If you are using low thread tension, and stretch the fabric as you sew, then when you stop stretching, the fabric will return to its unstetched condition, and the stitches will have loose loops.
What we need is a high quality light nylon thread that will expand and contract with the fabric when the temp. changes. All the ones I have found were too heavy to do this effectively. Theoretically, as nylon is stronger than polyester, it should be possible to have finer nylon thread that is also stronger than the polyester.
In the meantime, I think all we can do with silnylon is to sew with low thread tension, as low as you can go without creating the loose loops, and sew with the fabric at normal tension. If the fabric is puckering after sewing, the thread tension is too high.
Haven't tried the zig-zag stitch, although the sailmakers seem to feel it is worth doing. But they are using basting tape and just a couple layers of fabric. If the seam is lap felled, with reinforcements and maybe some pole sleeves or netting as well, that adds up to many layers of material at the seam vs just one layer outside the seam. Not sure that a zig-zag stitch at the seam is going to help that much with such a thick seam. But would be interested to hear otherwise.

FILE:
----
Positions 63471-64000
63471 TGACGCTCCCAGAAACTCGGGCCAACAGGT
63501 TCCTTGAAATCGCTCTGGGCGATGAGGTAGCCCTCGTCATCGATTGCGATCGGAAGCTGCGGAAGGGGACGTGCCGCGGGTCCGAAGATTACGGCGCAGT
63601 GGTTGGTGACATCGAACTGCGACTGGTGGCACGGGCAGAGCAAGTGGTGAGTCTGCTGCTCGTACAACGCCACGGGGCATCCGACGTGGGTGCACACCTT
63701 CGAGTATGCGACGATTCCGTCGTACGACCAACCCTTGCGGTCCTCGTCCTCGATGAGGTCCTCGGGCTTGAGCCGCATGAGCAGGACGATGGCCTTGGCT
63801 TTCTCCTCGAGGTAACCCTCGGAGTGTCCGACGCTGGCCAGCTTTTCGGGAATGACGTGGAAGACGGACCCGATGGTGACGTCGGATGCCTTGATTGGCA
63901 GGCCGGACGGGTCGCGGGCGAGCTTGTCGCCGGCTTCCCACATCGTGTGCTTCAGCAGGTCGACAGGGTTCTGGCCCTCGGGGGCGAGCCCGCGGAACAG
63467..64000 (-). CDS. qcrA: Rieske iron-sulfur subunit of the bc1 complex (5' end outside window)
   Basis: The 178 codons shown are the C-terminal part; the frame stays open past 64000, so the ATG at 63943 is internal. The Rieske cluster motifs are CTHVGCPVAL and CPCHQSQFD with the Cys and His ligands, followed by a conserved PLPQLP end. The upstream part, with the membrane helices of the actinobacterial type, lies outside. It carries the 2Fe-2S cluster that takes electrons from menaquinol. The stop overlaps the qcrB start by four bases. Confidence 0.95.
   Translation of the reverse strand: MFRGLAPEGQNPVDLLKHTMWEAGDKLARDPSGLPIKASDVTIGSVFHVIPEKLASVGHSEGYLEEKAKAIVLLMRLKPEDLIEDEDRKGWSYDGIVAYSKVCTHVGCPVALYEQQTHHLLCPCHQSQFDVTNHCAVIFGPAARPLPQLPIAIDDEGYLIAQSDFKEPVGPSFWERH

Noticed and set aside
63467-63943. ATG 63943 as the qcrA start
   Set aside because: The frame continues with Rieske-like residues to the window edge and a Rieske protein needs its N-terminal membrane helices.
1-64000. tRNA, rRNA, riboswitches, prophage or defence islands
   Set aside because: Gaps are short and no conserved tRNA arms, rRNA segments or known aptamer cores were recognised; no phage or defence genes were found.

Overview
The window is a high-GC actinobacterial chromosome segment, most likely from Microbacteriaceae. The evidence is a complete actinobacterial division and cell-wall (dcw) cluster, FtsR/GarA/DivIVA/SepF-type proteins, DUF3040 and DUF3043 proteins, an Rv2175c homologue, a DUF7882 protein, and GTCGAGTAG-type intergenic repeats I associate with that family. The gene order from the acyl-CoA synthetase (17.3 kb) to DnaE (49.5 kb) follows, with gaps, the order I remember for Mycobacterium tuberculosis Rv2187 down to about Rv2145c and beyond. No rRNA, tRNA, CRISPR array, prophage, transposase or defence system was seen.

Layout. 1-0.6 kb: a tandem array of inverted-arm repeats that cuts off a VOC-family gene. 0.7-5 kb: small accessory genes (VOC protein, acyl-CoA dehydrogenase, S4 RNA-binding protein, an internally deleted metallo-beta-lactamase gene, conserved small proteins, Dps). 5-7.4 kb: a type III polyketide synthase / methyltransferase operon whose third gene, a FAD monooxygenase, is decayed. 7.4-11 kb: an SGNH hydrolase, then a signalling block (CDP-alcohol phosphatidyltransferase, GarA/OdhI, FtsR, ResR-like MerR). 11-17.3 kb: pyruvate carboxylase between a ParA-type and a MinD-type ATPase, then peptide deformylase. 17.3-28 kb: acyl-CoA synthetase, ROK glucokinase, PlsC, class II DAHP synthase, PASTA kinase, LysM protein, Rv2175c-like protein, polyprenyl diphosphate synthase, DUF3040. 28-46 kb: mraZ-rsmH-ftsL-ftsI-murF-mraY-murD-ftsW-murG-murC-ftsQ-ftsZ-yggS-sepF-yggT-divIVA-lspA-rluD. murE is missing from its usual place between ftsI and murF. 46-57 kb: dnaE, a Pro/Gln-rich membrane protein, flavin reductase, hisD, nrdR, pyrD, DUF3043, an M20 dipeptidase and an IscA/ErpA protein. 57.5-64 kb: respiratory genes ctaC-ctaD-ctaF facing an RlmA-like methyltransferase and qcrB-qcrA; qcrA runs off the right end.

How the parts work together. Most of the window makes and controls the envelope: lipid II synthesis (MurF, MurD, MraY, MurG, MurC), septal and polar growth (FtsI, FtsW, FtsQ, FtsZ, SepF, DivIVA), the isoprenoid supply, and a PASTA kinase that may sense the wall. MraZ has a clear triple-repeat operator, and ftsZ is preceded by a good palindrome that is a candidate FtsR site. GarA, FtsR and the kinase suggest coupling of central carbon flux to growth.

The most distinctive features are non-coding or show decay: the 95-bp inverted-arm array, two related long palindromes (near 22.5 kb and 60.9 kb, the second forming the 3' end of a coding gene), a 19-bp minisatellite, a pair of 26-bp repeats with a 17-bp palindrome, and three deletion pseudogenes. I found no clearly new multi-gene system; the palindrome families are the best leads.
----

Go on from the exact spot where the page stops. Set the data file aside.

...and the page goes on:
Design also helps. If the tension can be kept uniform over the canopy surface, as with a hooped tunnel tent like yours or the Warmlite, for example; then it is easier to reduce the sag by tightening the tension on the canopy.
I think you and some other folks have posted about using shock cord or other elastic material on the guylines with some success. But it won't work if the design is such that the seams, being less elastic than the canopy surface, prevent the guys from pulling the canopy taut.
Would love to know what experiences owners of the silnylon mids have had with this problem, with the triangular and catenary shaped panels with seams that do not run parallel to the grain of the fabric.
Wish I knew more about this subject and could deal with the sag issue better.